Seven years ago homes, businesses and factories in New York, on Long Island and across large parts of New Jersey were without power, hot water and heat. A handful of sites, including New York University (NYU), the Long Island Home (Amityville, NY), and the Breevort (New York City) continued to provide electricity to employees, students, patients, customers and residents. They had invested in combined heat and power (CHP) systems capable of delivering high efficiency, environmentally superior and resilient power and heat at their facilities. The U.S. Department of Energy publication “Combined Heat and Power: Enabling Resilient Energy Infrastructure for Critical Facilities” March 2013, includes 14 case studies of CHP facilities that ran through Superstorm Sandy and other storms and blackout events in other regions of the country.
The U.S. Department of Energy provides the following definition at their Combined Heat & Power eCatalog site:
Combined heat and power (CHP), also known as cogeneration, produces both electricity and thermal energy on-site, replacing or supplementing electricity provided from a local utility and fuel burned in an on-site boiler or furnace. CHP systems can be designed to operate independently from the electric grid providing reliable power and thermal energy to keep critical facilities running during grid outages.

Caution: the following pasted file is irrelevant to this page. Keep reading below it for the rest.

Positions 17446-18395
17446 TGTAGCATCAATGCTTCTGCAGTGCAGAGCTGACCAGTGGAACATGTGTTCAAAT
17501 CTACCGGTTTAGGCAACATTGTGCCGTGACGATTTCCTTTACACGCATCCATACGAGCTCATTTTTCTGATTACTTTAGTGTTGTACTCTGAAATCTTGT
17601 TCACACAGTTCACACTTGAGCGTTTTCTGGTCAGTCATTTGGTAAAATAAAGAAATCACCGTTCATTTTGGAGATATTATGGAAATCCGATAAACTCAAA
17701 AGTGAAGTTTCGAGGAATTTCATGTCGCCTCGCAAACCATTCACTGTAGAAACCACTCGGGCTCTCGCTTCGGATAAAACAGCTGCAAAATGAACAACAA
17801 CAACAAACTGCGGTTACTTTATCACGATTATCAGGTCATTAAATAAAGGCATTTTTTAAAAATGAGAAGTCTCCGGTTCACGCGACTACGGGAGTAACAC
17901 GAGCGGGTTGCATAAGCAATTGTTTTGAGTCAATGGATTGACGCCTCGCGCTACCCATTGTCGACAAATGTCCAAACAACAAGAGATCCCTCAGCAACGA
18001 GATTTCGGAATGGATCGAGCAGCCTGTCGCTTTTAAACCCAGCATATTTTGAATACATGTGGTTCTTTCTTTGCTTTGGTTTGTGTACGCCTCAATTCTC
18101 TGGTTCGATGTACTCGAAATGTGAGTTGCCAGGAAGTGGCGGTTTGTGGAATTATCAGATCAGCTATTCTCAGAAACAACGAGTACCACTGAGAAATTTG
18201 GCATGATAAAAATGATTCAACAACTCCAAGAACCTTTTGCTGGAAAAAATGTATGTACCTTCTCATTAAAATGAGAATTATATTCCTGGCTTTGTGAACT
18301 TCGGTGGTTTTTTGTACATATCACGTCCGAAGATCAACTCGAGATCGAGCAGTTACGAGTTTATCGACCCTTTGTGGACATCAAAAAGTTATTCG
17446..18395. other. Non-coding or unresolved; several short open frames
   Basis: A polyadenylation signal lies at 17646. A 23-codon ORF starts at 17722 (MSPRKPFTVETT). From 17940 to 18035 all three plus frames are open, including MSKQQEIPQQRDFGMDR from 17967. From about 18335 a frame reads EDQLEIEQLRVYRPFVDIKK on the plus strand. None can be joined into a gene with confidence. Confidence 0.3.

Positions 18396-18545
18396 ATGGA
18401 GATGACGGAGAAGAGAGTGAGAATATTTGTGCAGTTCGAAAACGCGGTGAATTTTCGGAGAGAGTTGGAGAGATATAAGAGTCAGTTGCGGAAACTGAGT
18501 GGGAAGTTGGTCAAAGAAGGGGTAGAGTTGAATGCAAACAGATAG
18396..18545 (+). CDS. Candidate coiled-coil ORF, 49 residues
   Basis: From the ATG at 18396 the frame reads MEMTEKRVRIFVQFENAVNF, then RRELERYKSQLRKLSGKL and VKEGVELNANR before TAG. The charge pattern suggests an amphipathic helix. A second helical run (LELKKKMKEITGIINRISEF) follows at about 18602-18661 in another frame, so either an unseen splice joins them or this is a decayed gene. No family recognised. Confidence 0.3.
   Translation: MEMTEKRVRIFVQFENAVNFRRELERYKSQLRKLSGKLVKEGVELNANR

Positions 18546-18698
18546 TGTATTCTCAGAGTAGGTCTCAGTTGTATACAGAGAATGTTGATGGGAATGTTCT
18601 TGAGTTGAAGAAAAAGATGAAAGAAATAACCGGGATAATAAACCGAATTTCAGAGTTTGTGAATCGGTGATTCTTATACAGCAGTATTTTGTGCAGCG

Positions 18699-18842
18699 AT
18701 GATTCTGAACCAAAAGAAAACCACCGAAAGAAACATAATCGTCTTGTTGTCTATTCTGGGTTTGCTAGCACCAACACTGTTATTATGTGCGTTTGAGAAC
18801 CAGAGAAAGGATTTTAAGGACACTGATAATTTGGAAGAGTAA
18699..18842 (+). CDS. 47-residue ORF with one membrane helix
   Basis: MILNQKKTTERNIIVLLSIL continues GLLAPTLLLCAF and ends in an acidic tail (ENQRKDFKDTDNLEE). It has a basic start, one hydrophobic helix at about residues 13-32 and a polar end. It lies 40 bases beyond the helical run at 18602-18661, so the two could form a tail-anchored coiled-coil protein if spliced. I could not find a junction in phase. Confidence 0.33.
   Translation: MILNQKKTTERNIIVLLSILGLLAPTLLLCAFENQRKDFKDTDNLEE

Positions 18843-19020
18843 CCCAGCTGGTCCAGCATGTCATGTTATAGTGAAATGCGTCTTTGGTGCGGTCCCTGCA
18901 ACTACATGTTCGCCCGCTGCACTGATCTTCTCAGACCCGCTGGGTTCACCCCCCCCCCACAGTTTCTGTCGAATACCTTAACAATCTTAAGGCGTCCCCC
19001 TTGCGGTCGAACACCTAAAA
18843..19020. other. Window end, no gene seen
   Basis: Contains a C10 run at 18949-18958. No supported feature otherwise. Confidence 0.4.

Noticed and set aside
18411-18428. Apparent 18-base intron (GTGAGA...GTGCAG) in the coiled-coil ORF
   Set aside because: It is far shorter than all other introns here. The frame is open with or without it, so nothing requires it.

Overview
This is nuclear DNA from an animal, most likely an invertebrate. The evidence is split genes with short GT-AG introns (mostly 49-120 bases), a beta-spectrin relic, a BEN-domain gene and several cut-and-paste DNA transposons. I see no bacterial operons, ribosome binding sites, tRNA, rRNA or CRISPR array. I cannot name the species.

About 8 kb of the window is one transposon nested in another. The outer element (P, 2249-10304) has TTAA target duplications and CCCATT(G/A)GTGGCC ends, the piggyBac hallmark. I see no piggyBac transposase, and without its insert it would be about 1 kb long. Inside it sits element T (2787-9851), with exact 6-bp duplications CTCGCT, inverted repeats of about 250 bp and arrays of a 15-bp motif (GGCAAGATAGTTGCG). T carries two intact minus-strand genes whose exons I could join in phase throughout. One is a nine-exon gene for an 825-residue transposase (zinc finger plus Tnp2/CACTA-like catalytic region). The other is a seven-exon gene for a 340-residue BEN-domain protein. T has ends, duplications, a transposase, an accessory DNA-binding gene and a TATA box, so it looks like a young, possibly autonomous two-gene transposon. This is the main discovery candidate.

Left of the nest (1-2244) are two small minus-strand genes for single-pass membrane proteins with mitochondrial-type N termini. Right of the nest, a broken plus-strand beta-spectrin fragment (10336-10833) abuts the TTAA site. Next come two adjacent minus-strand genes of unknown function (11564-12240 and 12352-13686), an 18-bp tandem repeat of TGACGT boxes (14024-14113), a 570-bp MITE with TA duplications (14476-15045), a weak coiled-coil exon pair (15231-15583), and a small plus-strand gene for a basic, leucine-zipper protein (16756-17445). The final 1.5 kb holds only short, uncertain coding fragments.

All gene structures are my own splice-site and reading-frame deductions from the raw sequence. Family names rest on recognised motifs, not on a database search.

Most of the existing CHP systems utilize natural gas. CHP systems that operate for a large portion of the year and perform at a high total system efficiency yield social benefits in the form of reduced air emissions, lower greenhouse gases, greater levels of energy efficiency when compared with separately provided power, heating and cooling systems.
Well designed and operated CHP systems represent a smart way to use natural gas in an efficient, environmentally responsible manner to meet the energy needs of businesses, factories, healthcare and university complexes and multifamily and mixed use campuses. As states, metro areas and cities transition to a carbon free energy future, CHP technologies should play an important role in a clean energy roadmap.